Current semiconductor manufacturing capabilities meet the requirements of technology nodes of 130 to 180 nm. It is predicted that the node size will shrink to about 70 nm by the year 2006. Individual trenches and other gap type features produced in any given technology node have principal dimensions that are significantly smaller than the critical dimensions that define the current technology. Thus, it is not unusual to find gaps on the order of 100 nm or less. In future years, these feature sizes will shrink to even smaller dimensions. Current deposition processes have difficulty filling such small gaps. Unless the processes are extremely conformal, the gaps pinch off at their necks. Compounding the problem is the fact that many of these gaps have relatively high aspect ratios, on the order of at least 6:1. Examples of situations where one can find these dimensions and geometries include damascene copper line processes, shallow trench isolation, and interlayer dielectric (ILD) applications.

Filling such trenches in a reliable manner, while avoiding voids in the fill material is particularly challenging at this scale. Current processes including Physical Vapor Deposition (PVD) and Plasma Enhanced Chemical Vapor Deposition (PECVD), including High Density Plasma Chemical Vapor Deposition (HDP CVD), each of which presents some issues for filling small dimension, high aspect ratio features. Atomic Layer Deposition (ALD) and subatmospheric chemical vapor deposition (SACVD) are effective in many instances, because of the conformal nature of deposition. However, they are inappropriate for situations where the dimension of the neck is narrower than the rest of the feature. This is because the conformal nature of the deposition leads to “pinching off”, where the reentrant features are not completely filled before the entrance to the feature is sealed off. In addition, conformal deposition often leads to weak spots or seams in structures with vertical walls.

What is therefore needed is an improved deposition technique for creating void free fill in very narrow dimension features.

SUMMARY

The invention meets this need by exploiting a thermodynamic effect due to which liquid remains selectively condensed in very narrow features. In this invention, the liquid is typically a material or a precursor for a material to be deposited on a substrate (e.g., an integrated circuit). Under the certain physical conditions the precursor liquid is either selectively deposited only in the narrow features or the “bulk” precursor liquid is removed by evaporation while the liquid in the narrow features remains condensed. There, it is physically and/or chemically transformed to produce a solid deposition material (e.g., dielectric or metal). By selectively depositing material in the narrow confined spaces of an integrated circuit, the process promotes “bottom up” filling. This results in the elimination of voids in the gap filling deposited material. The process has an additional advantage deriving from selective deposition in trenches and other gaps. As a result, excess material is not formed on top of the field regions and non-gap features of the partially fabricated integrated circuit. By reducing the quantity of such material, the invention reduces the need for expensive and time-consuming material removal process such as chemical mechanical polishing (CMP).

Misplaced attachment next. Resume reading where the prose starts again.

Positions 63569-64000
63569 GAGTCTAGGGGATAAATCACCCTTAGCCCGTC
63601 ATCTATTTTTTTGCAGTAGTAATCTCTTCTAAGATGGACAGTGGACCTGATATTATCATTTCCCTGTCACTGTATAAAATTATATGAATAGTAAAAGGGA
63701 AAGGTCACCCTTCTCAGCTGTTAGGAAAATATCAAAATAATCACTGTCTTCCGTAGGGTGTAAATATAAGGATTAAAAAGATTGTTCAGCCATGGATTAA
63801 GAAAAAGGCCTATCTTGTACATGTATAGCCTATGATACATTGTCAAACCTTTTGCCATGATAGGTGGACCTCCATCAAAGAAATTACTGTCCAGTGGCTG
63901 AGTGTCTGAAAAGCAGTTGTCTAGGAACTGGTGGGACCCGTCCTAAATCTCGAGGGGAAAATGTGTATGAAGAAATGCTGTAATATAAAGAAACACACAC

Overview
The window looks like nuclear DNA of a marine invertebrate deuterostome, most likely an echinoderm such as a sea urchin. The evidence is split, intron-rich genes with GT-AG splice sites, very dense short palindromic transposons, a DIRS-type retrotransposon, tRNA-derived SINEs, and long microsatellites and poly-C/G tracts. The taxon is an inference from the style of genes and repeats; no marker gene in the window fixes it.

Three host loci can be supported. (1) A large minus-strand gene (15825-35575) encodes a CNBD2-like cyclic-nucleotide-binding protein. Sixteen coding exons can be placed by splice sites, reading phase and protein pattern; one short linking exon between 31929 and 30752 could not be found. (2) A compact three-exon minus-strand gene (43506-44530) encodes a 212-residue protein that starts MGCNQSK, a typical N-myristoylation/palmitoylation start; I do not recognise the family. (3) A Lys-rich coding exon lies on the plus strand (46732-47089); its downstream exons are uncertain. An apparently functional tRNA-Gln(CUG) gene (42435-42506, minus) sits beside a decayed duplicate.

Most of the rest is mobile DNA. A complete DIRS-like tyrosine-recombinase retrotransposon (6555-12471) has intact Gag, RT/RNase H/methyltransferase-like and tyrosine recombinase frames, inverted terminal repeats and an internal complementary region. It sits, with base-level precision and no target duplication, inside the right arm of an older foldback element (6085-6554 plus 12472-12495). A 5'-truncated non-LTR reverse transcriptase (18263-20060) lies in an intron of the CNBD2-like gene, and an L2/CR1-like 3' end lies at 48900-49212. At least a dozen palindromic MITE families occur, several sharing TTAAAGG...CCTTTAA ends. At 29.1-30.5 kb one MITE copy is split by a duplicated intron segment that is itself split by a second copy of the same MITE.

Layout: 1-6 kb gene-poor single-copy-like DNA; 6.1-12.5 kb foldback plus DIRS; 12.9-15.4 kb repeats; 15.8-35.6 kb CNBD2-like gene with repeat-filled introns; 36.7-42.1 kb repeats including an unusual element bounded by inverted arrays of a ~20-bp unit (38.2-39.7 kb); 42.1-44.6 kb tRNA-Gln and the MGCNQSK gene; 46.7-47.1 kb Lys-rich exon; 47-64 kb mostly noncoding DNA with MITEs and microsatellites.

In a typical embodiment, the liquid phase deposition precursor is initially provided in a vapor phase at a partial pressure below its saturation pressure. Then, its partial pressure is gradually increased until it approaches the saturation pressure, at which point the material begins to condense as a liquid—first in the narrow trenches and other small features of the substrate. At the saturation pressure the liquid will begin to condense in the field. In one approach, the pressurization step is stopped just below the saturation pressure after the liquid has condensed in the features but before it condenses in the field. In a second approach, the partial pressure is increased to a point somewhere above the saturation pressure of the precursor. This relatively high partial pressure is maintained until at least all of the narrow gaps are completely filled with the liquid condensate. Typically, additional condensate (referred to herein as “bulk liquid”) forms over the remainder of the substrate surface as well. To remove this bulk liquid while retaining the entrained liquid in the narrow features, the partial pressure of the precursor is now reduced to a point below its saturation pressure. At this pressure, the bulk liquid evaporates, while the liquid remains entrenched in the narrow features. This preference for liquid to remain condensed in the small spaces at pressures below the saturation pressure is due to the “Kelvin effect.”

The invention is not limited to vapor phase introduction of the liquid into the narrow features. In other embodiments, the liquid may be introduced by immersion, spray on and/or spin on techniques, for example. In each of these instances, the liquid must be capable of penetrating into the narrow features where gap fill is desired.